Today is a day we set aside to count our blessings and stand for the fighters. We stand for Julia and Phoebe and Cal and so many others who won their fight and are finally home. We stand for Matthew and Mia and Lucas and Zeke and so many others who continue their fight right here even now. And we never give up. Because there is strength and purpose in what we’ve been given (horrible as it is) and we believe that someday, whether in heaven or on earth, there will be no more cancer. So we mark this day and stand.

For whom do you stand today?

Moment by moment.

World Cancer Day

The Little Big Things

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When you have a 6cm brain tumor removed at 2.5 years of age and go through months and months of rigorous treatment, all bets are off regarding development.  Often, you hope for delays “at best” as the worst is too hard to think about unless forced to do so.

Last night, I sat across from Chase as he made valiant attempts to match and fold his favorite yellow hospital socks and this morning, as he placed another Superman sticker on his “potty chart” I stopped and I marveled.  These things are small and normal milestones to most children, but for Chase, and for all cancer kids, some of these things are beyond huge.

You see, it wasn’t too long ago that teams of doctors waited post-surgery to see if he’d even wake up…or talk…or walk.  Celebrating these little big things today.

Moment by moment.

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Joy In The Mirror

We sat at the long table in the restaurant.  A table full of friends who had invited us to join them and we’d agreed.  I looked at Bob and he looked at me over the wiggly, wriggling heads struggling to sit still like grown-ups do.  How crazy were we to say yes to a restaurant with three little boys in tow? 

Chase especially struggles to sit still (a running family joke given his name), and so he’d sit for a while at the table and then as a reward, I’d get him up and let him walk around and back before sitting a spell again.  And I watched people watch him… His shoes are like the shoes of other boys, his clothes and eyes and energy and everything else…and then his white, white head and the slightly faded, but oh so noticeable scar that runs the length of skull and you can see the looks of pity, the politely averted eyes.  I don’t blame them.  I’d do the same thing.  I find myself wanting to run up to them and say “It’s okay!  Look all you want!  This is a miracle in front of you!“, but instead, I smile, move on and caution Chase not to trip the servers in his enthusiastic dash.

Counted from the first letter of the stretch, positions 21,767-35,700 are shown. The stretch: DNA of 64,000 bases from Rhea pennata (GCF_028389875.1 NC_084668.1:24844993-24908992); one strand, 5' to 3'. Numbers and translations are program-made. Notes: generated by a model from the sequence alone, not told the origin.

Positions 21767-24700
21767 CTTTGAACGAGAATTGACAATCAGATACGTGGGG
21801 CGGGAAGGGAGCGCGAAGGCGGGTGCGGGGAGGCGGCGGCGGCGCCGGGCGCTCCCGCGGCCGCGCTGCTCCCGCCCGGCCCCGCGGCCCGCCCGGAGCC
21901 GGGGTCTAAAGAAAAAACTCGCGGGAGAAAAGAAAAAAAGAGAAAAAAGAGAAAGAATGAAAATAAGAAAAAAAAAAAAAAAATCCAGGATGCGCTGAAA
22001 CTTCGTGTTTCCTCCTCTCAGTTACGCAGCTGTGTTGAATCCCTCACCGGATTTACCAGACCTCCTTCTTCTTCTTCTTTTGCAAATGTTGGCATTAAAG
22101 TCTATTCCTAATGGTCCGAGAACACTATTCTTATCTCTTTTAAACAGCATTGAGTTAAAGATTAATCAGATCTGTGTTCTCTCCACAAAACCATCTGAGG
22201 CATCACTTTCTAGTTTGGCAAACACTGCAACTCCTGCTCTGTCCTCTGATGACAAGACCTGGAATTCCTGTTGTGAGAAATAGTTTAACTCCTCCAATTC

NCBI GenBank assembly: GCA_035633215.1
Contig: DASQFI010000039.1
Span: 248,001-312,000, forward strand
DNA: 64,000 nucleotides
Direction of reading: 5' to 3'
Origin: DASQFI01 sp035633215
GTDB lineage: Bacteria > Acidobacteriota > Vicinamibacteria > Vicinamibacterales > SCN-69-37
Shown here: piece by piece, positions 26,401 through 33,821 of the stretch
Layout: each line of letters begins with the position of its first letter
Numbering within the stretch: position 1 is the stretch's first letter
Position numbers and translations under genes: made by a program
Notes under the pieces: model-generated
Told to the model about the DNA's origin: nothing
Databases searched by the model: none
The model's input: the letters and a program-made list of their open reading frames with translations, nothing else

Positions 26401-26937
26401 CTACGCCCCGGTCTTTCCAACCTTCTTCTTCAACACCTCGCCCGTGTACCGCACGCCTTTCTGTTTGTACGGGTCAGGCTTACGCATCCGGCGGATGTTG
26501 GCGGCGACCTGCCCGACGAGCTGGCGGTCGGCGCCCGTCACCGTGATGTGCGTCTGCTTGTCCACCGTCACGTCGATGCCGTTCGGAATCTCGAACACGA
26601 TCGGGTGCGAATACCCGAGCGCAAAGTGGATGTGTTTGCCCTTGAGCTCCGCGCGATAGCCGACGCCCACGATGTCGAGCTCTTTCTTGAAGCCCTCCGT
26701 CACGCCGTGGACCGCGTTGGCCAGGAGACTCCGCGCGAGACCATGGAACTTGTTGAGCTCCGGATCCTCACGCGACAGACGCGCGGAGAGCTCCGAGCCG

You see, sometimes being out in public with a visibly chemo-worn child is like stepping in front of a mirror.  When we’re home or with good friends, we’re just us and everybody knows Chase.  But when we step out, like that day in the restaurant, it’s a mirror.  Stop.  Look.  We’re different.  This scar says our life looks nothing like yours.  The loudest of reminders in the slightest of glances.

And then, a family approached our table.  They spoke of mutual friends and places from years past, they knew Chase from his Facebook page and they prayed for him and they’d recognized him.  And then they encouraged us with their words and pressed a gift card into our hands.  “Your lunch is on us“, they said.  And then they were gone.

The gift card sits as a reminder with my papers – you just never know.  There in the mirror that day, there was fellowship and joy because of the recognizable scar.

So pay it forward, play it back, make it right, stop to help – don’t be afraid to make eye contact because you never know when you might be staring at a miracle.  And you might be stepping next to a battered parent in front of a battered mirror and showing them joy.

Moment by moment.